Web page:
The Scourge of Irirism is Somalia’s Achilles Heel
Somalia is the ultimate failed state in every sense of the word. In fact, Somalia’s name has become synonymous with every negative word imaginable from starvation to piracy to terrorism. Since the early 1990s, when President Culusow’s USC murderous thugs had massacred an estimated 100,000 civilians from the Darod clan, Somalia has totally disintegrated into clan fiefdoms. Numerous attempts to form a functioning government had failed, largely because the country’s capital has become a stronghold for one clan. That clan, in collusion with their allies from the northwest of country, has time and again derailed the formation of a viable government in Somalia.
The two clans have a deep seated inferiority complex and are highly insecure. Both of them feel that they have long been dominated by the Darod clan even though Somalia, prior to the collapse of the Somali state, has had only 30 years of a functioning government. The first nine years of civilian rule the country had had two presidents and three prime ministers who included the late Adan Abdulle Osman, a Hawiye who was president for seven years, and Mohamed Ibrahim Egal who was prime minister from 1967 until his ouster by the military following the assassination of President Sharmarke in 1969. The bloodless coup, which brought to power the late General Mohamed Siad Barre, was led by an institution (the military), and not a clan. For some reason, the two clans cannot disassociate Siad Barre, the man, from his clan, and, as a result, have developed such a deep seated hatred. One may argue that the obsessive hatred these two clans harbor for the Darod clan precedes this period and goes back to earlier centuries.
Between them, they have killed tens of thousands of Darod civilians since the early 1990s. And they both feel good and proud of having done that. Both clans have a habit of claiming other clan’s regions and districts. For example, the Isaaqs are obsessed with former British Somaliland and have convinced themselves that somehow the British had bequeathed the area to them, notwithstanding the fact that the area is home to five major clans and a host of smaller clans.
Likewise, the Hawiye clan has the same mindset and have convinced themselves that they can claim the area between Galkacyo , Doolow and Raasmiyaambooni as theirs even though they inhabit between Galkacyo and Mogadishu. For example, since the formation of the Culusow led government we have witnessed increasing clashes in Marka between the indigenous Biyomaal clan and, of all people, the Galguduud based Habar Gidir. The government’s position is that the locals of the Lower Shabeelle have no choice but to accept their uninvited guests as co-owners of the land. The late warlord, General Aideed, had invaded Kismaayo and Gedo in the early 1990s. The Jubbas and Gedo are areas that the Hawiye are daydreaming on forcing a co-ownership project on the locals, similar to what they are doing in the Lower Shabeelle. Consequently, the Jubbaland issue has become the most contentious issue since Culusow’s government was formed eight months ago. Using his puppet prime minister who hails from the Darod clan, Culusow has been busy trying to create friction and clashes between the region’s two largest Darod sub clans, the Ogaden and the Marehan, in order to derail the just concluded process and promote his clan’s grandiose territorial ambitions throughout Southern Somalia.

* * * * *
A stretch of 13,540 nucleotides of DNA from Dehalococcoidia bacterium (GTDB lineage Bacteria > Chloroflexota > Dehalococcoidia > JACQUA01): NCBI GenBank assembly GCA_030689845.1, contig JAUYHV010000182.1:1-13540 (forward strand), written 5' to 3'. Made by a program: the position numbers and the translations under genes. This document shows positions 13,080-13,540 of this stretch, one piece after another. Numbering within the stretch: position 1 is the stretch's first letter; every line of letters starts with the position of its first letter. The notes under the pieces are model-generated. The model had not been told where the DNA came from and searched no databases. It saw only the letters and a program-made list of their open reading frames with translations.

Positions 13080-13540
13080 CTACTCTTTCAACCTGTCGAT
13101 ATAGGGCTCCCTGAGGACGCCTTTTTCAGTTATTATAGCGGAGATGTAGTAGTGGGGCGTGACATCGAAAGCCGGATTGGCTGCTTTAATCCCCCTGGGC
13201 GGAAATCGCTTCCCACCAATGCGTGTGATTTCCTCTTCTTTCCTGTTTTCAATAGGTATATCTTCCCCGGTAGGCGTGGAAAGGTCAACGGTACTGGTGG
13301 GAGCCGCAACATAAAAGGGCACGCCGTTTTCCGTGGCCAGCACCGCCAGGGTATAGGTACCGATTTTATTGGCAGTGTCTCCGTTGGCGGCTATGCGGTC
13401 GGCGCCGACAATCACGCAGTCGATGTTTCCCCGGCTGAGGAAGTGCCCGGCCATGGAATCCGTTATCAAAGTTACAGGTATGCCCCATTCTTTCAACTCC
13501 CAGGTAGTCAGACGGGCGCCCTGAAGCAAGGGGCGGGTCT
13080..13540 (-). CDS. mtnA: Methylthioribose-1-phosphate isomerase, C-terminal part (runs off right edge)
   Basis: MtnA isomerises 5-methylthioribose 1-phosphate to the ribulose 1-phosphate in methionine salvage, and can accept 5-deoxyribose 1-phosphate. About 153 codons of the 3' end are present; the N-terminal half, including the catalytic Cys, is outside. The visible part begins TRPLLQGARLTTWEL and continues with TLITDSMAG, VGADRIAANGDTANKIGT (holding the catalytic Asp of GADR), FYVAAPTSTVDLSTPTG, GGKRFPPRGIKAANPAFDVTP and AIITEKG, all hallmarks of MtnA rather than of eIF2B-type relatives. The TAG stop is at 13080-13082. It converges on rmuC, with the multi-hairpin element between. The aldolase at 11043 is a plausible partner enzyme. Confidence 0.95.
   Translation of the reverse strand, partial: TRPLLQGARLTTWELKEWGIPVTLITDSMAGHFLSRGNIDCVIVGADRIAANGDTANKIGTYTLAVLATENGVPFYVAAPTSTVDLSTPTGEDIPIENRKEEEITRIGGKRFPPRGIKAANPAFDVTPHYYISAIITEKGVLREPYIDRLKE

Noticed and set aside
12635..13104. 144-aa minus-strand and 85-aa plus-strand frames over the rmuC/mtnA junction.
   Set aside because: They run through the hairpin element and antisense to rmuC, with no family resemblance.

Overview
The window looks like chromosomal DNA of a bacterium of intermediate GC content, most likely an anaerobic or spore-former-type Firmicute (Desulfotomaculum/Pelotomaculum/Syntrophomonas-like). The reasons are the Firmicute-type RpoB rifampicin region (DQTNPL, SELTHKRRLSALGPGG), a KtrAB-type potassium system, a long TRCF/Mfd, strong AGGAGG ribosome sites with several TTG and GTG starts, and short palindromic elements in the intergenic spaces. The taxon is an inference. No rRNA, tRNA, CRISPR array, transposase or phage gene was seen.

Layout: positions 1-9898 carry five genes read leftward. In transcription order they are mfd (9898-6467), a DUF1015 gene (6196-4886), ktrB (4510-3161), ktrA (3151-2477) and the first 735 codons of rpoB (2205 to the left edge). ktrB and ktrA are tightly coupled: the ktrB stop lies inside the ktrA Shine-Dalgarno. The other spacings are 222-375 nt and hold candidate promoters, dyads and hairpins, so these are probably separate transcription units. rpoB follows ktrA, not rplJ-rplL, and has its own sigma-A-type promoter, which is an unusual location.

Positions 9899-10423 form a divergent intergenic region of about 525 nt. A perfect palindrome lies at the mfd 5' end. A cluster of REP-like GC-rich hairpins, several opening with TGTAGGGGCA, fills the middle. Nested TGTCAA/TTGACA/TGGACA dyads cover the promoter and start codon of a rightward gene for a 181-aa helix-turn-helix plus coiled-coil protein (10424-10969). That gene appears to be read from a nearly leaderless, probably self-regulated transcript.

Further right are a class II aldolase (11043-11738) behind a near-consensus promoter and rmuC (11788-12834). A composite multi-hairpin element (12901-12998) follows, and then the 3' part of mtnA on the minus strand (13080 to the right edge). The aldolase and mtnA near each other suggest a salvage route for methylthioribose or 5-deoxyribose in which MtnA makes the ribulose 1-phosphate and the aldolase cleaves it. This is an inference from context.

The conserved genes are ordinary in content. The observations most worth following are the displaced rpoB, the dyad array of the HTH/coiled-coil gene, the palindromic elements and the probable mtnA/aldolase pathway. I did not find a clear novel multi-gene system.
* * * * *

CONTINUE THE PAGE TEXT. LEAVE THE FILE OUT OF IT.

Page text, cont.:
What the Neighboring Countries, Kenya and Ethiopia, Can Do Under Such Circumstances
Since Somalis will not allow the formation of a centralized, Hawiye dominated government (This may potentially reignite the civil war), Kenya and Ethiopia should unequivocally support the bottom up approach that most Somalis feel is the only way out of their current quagmire. Both neighboring countries must be aware that the majority of the Alshabaab leadership hails from the Isaaq and Hawiye clans. For instance, there is a working relationship between Culusow and Alshabaab in the Jubbas and Gedo regions because both groups have a common interest of frustrating the IGAD backed conference in Kismaayo. Culusow may use the money he is receiving on Somalia’ behalf to strengthen his clan’s evil ambitions (which will not work), and in the end, the scourge of Irirism may derail Somalis’ hopes of rebuilding their country and institutions.
Mohamed Ismail (Shuuqiye)